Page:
Bruce Mowbray: I think Kierkegaard called it "leap of faith."
    Calvino Rabeni: and I think grounding is very important as a principle, along with refuge
    Mitsu Ishii: I think the groundlessness Zen is referring to means not being grounded in the separated appearances of things?
    alvino Rabeni: yes
    Zen Arado: but there is no ground because of impermanence
    Bruce Mowbray: Yes.
    Mitsu Ishii: not in the sense of not having any ground at all
    Calvino Rabeni: impermanence means, things can be relied upon to arise :)
    Eliza Madrigal: I like the term you use 'grounded in emptiness' Mitsu... that was new to me...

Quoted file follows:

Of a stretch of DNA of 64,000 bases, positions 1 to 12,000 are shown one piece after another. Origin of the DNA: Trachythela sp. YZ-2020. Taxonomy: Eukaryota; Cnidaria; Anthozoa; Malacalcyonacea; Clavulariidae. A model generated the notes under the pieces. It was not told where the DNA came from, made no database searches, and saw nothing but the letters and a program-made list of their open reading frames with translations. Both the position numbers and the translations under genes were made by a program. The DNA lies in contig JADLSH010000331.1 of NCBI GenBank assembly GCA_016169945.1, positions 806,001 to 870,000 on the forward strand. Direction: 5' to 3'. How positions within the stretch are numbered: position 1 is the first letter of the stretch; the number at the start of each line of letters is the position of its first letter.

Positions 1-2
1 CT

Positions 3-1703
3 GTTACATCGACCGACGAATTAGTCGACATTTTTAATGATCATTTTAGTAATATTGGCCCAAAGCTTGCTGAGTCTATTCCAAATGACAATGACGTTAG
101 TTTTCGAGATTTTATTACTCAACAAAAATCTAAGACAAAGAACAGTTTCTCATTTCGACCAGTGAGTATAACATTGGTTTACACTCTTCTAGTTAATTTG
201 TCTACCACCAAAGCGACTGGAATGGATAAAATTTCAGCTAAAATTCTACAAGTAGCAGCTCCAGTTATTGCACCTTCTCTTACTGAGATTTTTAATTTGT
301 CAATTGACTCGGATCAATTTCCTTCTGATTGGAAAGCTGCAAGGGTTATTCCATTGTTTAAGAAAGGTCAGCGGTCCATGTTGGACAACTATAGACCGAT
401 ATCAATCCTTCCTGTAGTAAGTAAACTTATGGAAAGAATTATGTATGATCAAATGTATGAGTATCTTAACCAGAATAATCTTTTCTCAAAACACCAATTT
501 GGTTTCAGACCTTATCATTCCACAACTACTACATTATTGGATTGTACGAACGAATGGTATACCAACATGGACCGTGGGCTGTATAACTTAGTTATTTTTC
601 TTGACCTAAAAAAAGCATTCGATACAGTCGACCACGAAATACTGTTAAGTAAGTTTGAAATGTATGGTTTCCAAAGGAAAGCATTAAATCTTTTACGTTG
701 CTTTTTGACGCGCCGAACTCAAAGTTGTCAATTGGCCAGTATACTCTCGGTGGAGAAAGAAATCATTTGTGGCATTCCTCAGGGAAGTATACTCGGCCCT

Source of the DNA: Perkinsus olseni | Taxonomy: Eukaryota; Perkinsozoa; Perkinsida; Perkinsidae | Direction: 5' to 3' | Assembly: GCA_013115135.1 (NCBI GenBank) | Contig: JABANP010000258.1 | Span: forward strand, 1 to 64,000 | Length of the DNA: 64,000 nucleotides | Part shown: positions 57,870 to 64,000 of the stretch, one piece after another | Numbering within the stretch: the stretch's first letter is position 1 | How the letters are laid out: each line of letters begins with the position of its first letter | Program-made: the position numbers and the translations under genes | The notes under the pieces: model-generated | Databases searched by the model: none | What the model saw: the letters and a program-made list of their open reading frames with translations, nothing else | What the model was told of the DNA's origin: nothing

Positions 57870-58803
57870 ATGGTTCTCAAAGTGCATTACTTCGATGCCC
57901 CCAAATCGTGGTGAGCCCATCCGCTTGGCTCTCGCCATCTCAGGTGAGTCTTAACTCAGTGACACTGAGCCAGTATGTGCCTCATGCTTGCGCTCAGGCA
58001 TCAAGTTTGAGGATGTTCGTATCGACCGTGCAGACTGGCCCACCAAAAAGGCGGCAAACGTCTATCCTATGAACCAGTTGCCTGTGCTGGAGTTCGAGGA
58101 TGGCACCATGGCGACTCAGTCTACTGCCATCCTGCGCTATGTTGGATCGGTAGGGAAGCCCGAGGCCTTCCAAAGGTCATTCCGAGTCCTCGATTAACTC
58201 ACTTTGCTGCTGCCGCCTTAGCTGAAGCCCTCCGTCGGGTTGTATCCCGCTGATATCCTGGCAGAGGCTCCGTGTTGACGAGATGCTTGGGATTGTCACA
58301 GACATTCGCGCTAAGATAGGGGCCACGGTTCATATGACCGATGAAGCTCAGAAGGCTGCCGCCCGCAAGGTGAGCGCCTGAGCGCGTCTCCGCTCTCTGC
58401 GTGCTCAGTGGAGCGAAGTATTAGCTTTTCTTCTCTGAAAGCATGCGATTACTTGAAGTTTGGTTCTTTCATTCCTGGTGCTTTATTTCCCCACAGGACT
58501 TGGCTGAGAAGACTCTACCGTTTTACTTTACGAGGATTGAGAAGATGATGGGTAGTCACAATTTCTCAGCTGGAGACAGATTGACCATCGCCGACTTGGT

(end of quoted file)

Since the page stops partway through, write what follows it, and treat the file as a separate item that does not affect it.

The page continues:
Zen Arado: we try to make solid ground out of things
    Mitsu Ishii: there can be a ground, just not being grounded in any given thing.
    Calvino Rabeni: right mitsu
    Bruce Mowbray has never experienced "emptiness."
    Zen Arado: as soon as you do it changes
    Mitsu Ishii: yes, grounded in emptiness, or in the empty/full dharmakaya
    Calvino Rabeni: That's good, Bruce :)
    Eliza Madrigal: groundlessness is to my thinking just 'nowhere to land'
    Bruce Mowbray: ;-)
    Calvino Rabeni: Emptiness is a dualistic concept
    Eliza Madrigal: if I have to put words
    Mitsu Ishii: well to get back to the heart sutra we were talking about before
    Dao Yheng: grounded in groundlessness (uhoh -- i'm getting one of those feelings of losing meaning through repetition :)
    Gaya Ethaniel: lol
    Eliza Madrigal: :)
    Zen Arado: :)
    Gaya Ethaniel: I refrained from saying, yes and no too.